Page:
“Insofar as Protestantism denies transubstantiation,” writes Douglas Farrow in Ascension Theology, it collapses into idealism and subjectivism, turns eschatology into utopianism, reduces ecclesiology to secular politics. Without transubstantiation, Protestants appear before God empty-handed, or make the eucharistic offering “something of our own, something offered alongside of Christ rather than in, with, and through Christ. ’Unholy fire’ upon the altar of God.”
A weighty charge, and one with a good deal of truth, but qualified: By transubstantiation, Farrow doesn’t mean “the terms or the particulars of medieval metaphysics” but instead “the eucharistic realism of John 6.” That qualification evacuates the charge, because of course much classic Protestantism has never denied eucharistic realism. What was Marburg about, after all? What Farrow is attacking is Zwinglianism, or the insipid shadow of Calvin that one finds in too many Reformed churches.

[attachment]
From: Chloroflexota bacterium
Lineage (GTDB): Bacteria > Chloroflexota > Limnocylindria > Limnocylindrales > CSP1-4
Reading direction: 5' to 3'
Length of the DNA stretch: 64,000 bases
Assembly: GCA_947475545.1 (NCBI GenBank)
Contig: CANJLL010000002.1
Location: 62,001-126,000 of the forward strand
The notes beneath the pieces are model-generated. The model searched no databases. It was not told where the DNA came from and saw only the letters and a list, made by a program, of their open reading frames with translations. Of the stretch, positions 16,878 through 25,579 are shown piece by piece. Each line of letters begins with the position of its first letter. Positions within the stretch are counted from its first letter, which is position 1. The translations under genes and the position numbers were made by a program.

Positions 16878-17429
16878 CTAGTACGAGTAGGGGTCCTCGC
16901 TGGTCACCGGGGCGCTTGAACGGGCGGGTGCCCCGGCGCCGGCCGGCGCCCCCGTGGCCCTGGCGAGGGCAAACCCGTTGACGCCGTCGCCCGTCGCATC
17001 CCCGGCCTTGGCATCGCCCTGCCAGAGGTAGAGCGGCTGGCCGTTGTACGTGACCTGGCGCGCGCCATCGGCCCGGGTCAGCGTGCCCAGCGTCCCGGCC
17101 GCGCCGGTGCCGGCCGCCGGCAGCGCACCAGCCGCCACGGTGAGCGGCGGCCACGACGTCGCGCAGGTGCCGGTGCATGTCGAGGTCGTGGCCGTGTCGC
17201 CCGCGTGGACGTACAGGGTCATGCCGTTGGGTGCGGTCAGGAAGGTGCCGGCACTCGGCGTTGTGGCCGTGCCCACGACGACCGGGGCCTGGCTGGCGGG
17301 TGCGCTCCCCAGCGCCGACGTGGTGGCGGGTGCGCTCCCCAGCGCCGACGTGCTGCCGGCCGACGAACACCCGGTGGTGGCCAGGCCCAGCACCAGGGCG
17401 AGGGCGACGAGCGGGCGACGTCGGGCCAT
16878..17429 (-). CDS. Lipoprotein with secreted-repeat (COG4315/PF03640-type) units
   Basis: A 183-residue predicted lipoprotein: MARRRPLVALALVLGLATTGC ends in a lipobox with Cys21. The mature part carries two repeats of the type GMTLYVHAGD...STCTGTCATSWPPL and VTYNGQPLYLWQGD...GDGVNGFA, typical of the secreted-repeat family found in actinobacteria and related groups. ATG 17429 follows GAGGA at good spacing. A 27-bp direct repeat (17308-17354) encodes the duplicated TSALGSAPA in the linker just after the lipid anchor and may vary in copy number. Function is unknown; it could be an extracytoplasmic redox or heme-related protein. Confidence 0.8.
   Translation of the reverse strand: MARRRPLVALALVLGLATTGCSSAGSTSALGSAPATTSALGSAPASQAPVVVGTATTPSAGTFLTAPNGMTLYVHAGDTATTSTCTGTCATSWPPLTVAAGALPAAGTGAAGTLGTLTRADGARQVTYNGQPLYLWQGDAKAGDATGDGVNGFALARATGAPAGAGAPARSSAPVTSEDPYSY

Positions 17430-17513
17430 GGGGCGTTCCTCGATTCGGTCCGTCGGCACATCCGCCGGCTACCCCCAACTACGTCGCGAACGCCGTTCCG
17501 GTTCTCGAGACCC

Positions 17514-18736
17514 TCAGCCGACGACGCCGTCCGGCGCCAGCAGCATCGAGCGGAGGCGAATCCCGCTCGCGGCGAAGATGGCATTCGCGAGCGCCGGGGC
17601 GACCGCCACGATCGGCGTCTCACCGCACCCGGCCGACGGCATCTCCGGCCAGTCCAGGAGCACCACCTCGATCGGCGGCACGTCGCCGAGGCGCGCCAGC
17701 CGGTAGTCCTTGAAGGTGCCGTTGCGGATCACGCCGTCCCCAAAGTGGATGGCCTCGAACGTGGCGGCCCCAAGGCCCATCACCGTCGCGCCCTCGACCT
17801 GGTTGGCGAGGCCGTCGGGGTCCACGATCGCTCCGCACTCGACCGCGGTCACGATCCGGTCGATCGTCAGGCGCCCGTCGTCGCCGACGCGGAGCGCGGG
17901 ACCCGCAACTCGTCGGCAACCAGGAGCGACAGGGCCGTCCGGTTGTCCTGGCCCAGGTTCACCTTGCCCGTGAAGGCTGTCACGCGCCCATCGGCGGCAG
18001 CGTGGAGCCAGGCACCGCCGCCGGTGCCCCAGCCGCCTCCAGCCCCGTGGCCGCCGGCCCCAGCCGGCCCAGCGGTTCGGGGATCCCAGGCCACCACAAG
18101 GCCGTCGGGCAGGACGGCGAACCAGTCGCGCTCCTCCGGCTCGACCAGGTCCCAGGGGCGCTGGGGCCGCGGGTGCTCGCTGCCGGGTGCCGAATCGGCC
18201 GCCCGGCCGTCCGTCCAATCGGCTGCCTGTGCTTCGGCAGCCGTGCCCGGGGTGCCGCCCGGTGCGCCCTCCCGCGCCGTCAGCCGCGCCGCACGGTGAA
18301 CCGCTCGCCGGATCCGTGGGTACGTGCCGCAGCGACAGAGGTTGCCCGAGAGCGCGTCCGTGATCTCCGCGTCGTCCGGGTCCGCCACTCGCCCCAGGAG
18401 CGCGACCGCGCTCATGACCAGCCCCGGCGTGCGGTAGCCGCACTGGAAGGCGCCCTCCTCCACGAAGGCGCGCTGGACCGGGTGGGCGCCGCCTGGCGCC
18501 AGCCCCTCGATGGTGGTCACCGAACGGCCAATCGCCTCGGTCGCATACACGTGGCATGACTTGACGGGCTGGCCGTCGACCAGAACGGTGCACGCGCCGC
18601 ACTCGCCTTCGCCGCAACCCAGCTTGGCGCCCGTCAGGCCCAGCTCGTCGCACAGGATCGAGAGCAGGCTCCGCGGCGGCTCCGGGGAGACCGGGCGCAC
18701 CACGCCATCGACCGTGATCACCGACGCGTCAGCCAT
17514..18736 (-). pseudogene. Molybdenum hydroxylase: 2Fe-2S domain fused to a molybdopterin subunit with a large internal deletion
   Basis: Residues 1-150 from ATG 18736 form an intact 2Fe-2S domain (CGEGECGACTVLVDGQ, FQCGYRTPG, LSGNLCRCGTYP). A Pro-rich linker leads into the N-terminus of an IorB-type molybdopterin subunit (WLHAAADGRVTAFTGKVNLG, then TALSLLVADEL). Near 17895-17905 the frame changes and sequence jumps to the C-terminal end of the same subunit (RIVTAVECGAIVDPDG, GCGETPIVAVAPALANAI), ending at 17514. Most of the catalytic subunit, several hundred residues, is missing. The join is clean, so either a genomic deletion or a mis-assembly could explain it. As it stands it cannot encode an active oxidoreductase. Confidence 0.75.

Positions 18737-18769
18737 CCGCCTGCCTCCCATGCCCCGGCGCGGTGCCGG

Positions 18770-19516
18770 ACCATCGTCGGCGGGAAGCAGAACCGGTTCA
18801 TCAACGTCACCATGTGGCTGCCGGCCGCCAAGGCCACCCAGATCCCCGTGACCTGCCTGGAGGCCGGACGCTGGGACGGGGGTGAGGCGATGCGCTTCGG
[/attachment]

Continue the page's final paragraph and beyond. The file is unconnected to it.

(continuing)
And the notion that Protestantism treats the eucharistic offering as something “alongside” rather than “in” Christ is extraordinary. Calvin, to be sure, didn’t think the elements constituted an offering, nor did Luther. But Calvin did speak of the eucharistic offering of praise and self-gift, and the notion that this self-gift is “something of our own” clashes with everything Calvin ever wrote. We have nothing of our own – that’s the whole point of the Protestant protest.
posted by Peter J. Leithart on Wednesday, June 1, 2011 at 4:52 am
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